The Haoyun lantern petit gateau, with soy caramel mousse, mandarin confit, sesame sable, ($12), is one of the specialties offered for Chinese New Year at Yauatcha.EXPAND
The Haoyun lantern petit gateau, with soy caramel mousse, mandarin confit, sesame sable, ($12), is one of the specialties offered for Chinese New Year at Yauatcha.
Photo by Mai Pham

Celebrate Chinese New Year at Yauatcha Houston

The lunar new year, popularly referred to as Chinese New Year, takes place this Friday, February 16. While there are a myriad of ways that you can celebrate — spending time with family, handing out red envelopes filled with money to young ones, or watching a lion dance — Chinese New Year’s celebrations inevitably involve food. And one place that’s looking to help you celebrate is Yauatcha Houston.

To ring in the Year of the Dog, from now until March 5, Hakkasan Group’s tony dim sum tea house in the Galleria will be serving a special menu of dim sum, mains and pastries created especially for the occasion. All the dishes feature ingredients that symbolize good fortune.

Salted egg yolk custard sesame ball signifies prosperity and wealth ($10).EXPAND
Salted egg yolk custard sesame ball signifies prosperity and wealth ($10).
Photo by Mai Pham

On the dim sum front, the Chilean sea bass roll is mean to symbolize prosperity. There’s also a sweet and savory salted egg yolk sesame ball, a traditional New Year’s dish where the round shape and golden color are metaphors for prosperity and wealth.

For the mains, there are four celebratory Chinese New Year dishes: the golden fortune prawn in lime sauce, steam scallop in black bean sauce with glass noodle, seafood braised rice in lotus leaf, and stir fried duck breast with hazelnut in mala sauce.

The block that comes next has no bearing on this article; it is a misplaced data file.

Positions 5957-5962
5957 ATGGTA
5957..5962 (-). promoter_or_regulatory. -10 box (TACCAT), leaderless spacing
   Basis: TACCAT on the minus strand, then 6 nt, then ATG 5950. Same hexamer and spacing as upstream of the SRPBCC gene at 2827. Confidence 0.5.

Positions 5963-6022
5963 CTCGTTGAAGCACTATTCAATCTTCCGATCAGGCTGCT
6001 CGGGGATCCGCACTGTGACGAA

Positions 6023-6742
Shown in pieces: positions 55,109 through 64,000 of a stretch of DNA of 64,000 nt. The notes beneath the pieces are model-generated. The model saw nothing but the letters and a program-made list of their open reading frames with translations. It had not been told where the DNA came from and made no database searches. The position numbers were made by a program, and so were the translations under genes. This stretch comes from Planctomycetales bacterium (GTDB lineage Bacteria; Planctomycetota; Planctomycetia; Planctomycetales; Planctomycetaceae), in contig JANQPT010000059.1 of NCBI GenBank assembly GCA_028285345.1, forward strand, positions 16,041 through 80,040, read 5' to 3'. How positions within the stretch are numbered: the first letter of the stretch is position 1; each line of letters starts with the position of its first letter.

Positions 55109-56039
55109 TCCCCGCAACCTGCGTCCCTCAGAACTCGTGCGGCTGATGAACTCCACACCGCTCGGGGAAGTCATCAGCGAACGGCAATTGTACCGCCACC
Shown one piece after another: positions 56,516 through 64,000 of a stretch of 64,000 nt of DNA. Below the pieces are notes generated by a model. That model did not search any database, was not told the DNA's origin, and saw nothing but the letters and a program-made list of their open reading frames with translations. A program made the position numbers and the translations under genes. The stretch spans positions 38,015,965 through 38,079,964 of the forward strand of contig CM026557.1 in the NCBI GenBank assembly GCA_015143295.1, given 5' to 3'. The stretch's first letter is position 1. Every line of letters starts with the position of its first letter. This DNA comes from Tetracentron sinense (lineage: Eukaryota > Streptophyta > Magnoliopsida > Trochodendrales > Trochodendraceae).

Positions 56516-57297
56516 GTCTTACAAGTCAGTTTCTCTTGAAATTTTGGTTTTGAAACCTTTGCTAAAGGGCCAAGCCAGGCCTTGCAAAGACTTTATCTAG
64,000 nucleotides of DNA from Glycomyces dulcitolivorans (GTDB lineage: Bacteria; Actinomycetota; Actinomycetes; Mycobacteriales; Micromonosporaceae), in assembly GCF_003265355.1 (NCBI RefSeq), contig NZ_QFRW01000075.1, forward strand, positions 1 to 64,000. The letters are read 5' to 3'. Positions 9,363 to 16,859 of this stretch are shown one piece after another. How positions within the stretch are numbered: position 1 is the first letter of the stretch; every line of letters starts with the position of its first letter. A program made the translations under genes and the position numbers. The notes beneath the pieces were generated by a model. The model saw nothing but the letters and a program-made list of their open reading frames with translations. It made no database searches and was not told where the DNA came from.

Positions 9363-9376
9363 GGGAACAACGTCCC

Chinese New Year macarons come in three flavors: vanilla orchid, kumquat cashew, and raspberry szechuan pepper ($2.50 each).EXPAND
Chinese New Year macarons come in three flavors: vanilla orchid, kumquat cashew, and raspberry szechuan pepper ($2.50 each).
Photo by Mai Pham

The pastries are a highlight. Shaped like a mini red lantern, the Haoyun Lantern petit gâteau dessert with soy caramel mousse, mandarin confit and sesame sable is so picture perfect, you’re almost loathe to break into it. A specialty pastry item available at all Yauatcha locations worldwide, citrus is thought to bring good luck, and the word “haoyun” translates to “lucky.”  There are also three limited time macaron flavors— vanilla orchid, kumquat cashew, and raspberry szechuan pepper.

In addition to the special menu, for one evening only on Friday, February 16, Yauatcha Houston patrons will get to observe a traditional lion dance at 6:30 p.m. and then again at 8 p.m.

Yauatcha commissioned artist Jamie Julien Brown to create these stunning paper lanterns - on display now throughout the restaurant, until March 5.EXPAND
Yauatcha commissioned artist Jamie Julien Brown to create these stunning paper lanterns - on display now throughout the restaurant, until March 5.
Photo by Mai Pham

For the duration of the Chinese New Year celebrations, the restaurant will also showcase a custom paper lantern display by artist Jamie Julien Brown, whose work of mini totem lights has been interpreted as hanging lanterns inspired by the diverse palette of Yauatcha’s dim sum and patisserie.

For menu and reservations, visit www.yauatcha.com.

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